I refer to the above Article of Ms. Rama Bijapurkar, Independent Market Strategy Consultant, appeared on the Edit Page of The Economic Times, Mumbai, on 27/2/2012. I would like to comment on 3 aspects, she wrote about improving the Corporate Governance.
FAMILIARITY QUOTIENT (FQ):
The author discourages familiarities amongst the directors. She feels high familiarity between board members is a disadvantage. In my view, FQ is desirable and inevitable and it can be used for better governance. The Board is a strong team to manage the business of any company and no team can succeed unless there is high FQ. The problem is not the FQ for poor governance. The problem is our directors even on the eminent boards of most of the listed companies fail to discharge duties or exercise and assert their rights as DIRECTORS whether as executive director or non-executive director or independent director. The biggest corporate fraud in the Indian industry: Satyam Computers is the classic case. Satyam board had 6 out of 10, Independent directors, very eminent parsons of impeccable integrity. They miserably failed to smell the fraud which was cooking for more than 8 years. Unless all the directors whether outsiders or insiders, realize why they are there on the board and it they fail to discharge their legally entrusted duty under clause 49 of the Listing Agreement or under the Companies Act, there cannot be effective corporate governance and you will have more corporate failures.
THE SECOND issue raised by Rama Bikapurkar is the PERFORMANCE APPRAISAL OF BOTH OF THE COMPANY AND ALSO EXECUTIVE DIRECTORS.
Yes, today it is not done as intended in our codified rules of corporate governance both under clause 49 of Listing Agreement or as contemplated under the Companies Act. In fact this is what has been mandated in all the bibles of corporate governance in India or abroad: Code of Best Management Practices recommended by Cadbury Committee Report, Combined Code of Corporate governance of 2003 of UK, Kumaramangalam Birla Committee Report and clause 49 of our Listing Agreement. The problem again is not the lack of compulsive or mandatory requirements for performance appraisal in our rules of corporate governance. It is the reluctance of the Boards of our corporate world to assert or exercise their role as a BOARD. No law or rules can imbibe sense of duty or ethics in the minds of the Directors, it has to come from within. Unfortunately this is totally lacking in most of our boards. In my view, the bench mark for performance appraisal should be the predetermined annualized component of the corporate mission/dream of the company.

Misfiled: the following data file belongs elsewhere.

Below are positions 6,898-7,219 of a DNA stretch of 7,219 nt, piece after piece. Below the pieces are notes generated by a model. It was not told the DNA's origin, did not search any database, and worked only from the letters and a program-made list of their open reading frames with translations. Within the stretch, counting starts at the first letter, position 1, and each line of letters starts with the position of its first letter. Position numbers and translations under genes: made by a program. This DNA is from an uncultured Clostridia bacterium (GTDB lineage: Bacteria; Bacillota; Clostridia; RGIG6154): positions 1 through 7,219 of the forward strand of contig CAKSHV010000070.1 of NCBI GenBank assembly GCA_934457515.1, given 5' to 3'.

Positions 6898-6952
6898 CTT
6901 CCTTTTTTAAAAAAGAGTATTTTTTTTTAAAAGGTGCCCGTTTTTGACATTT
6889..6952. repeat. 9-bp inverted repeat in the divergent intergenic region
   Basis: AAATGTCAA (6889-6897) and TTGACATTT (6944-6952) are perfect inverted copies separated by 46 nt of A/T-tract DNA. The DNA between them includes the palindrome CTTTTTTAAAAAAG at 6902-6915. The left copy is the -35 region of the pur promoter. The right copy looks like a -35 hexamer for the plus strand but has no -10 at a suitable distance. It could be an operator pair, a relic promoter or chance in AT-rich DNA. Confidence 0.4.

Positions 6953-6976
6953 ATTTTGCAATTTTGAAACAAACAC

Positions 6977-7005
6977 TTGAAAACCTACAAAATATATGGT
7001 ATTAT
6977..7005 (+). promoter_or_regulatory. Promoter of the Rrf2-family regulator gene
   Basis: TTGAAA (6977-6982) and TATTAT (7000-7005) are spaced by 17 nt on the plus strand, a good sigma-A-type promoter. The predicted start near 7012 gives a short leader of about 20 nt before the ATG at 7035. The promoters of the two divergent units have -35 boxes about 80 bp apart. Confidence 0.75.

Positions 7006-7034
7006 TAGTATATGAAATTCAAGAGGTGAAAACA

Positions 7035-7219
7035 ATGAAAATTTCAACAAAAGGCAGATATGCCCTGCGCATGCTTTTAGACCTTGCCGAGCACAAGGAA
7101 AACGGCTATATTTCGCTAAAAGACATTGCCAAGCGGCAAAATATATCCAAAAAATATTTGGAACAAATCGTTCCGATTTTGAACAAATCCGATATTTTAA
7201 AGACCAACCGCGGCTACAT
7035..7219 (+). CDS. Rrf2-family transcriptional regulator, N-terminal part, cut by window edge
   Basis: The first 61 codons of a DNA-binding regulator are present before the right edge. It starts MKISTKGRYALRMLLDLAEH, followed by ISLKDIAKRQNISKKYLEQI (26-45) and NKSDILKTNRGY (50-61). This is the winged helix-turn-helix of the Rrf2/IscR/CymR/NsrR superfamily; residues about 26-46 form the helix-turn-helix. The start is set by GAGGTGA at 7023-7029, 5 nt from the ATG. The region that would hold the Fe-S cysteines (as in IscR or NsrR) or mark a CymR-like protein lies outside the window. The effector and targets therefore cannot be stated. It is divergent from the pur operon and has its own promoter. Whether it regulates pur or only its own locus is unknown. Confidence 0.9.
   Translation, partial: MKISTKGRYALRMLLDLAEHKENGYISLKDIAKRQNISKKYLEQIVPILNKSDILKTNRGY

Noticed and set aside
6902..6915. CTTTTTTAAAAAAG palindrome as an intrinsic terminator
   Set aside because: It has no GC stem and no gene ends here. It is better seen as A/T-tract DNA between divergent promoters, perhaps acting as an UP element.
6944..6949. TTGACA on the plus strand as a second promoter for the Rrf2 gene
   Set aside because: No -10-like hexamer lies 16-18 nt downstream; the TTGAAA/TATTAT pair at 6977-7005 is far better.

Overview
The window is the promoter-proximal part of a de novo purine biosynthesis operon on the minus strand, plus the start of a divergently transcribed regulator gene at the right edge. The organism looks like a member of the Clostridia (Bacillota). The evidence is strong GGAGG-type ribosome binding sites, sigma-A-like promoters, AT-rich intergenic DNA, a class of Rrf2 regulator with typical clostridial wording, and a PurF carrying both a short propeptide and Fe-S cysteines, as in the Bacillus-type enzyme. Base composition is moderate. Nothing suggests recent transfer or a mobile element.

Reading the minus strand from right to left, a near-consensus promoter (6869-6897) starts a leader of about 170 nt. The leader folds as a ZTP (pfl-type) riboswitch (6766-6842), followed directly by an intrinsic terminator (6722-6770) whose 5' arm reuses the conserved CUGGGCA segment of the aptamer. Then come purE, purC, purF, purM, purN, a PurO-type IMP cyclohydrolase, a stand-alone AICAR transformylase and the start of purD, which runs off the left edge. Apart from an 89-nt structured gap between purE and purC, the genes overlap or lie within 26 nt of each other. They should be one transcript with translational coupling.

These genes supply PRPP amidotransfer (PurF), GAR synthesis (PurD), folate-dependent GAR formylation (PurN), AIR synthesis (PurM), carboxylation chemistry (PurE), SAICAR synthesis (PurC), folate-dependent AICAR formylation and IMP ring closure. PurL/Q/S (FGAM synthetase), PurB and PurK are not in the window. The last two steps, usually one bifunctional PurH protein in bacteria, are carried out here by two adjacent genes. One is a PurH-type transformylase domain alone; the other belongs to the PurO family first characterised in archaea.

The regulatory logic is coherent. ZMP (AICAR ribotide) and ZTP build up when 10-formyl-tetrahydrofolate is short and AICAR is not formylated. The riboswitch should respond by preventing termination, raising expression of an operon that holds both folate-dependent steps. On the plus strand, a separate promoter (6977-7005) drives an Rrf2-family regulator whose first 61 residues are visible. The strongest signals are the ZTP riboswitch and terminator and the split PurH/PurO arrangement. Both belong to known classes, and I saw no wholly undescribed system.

THE THIRD ISSUE THE Author raised IS THE WAY THE MINUTES ARE PRESENTLY RECORDED.
It is difficult for me to agree with her that the CORPORATE GOVERNANCE will be improved by "recording more informed board discussions and fewer hastily disposed table items" in the minutes. The board minutes under the Companies Act is the statutory record of the decisions taken, either by majority or by unanimity. Normally, the board minutes cannot contain any matters which do not contain any DECISION of the board on what is discussed. Otherwise minutes is legally flawed. Many companies do have Board of Management, which can perhaps follow the method she has suggested, provided that such management board is not a committee of the board or legally reports to the board, otherwise the same rules of Board minutes will apply. Even otherwise, recording the dissenting views of board members is fraught with potential danger in future for the management and board from those dissenters. It is also subject to inspection by the auditors and the Government. Better not to wash the dirty linen in the public. Under the law, any view which is not with the majority is invalid and of no legal consequence to the board.
Prof. Ram Mallar
Mallarr Law Associates LLP
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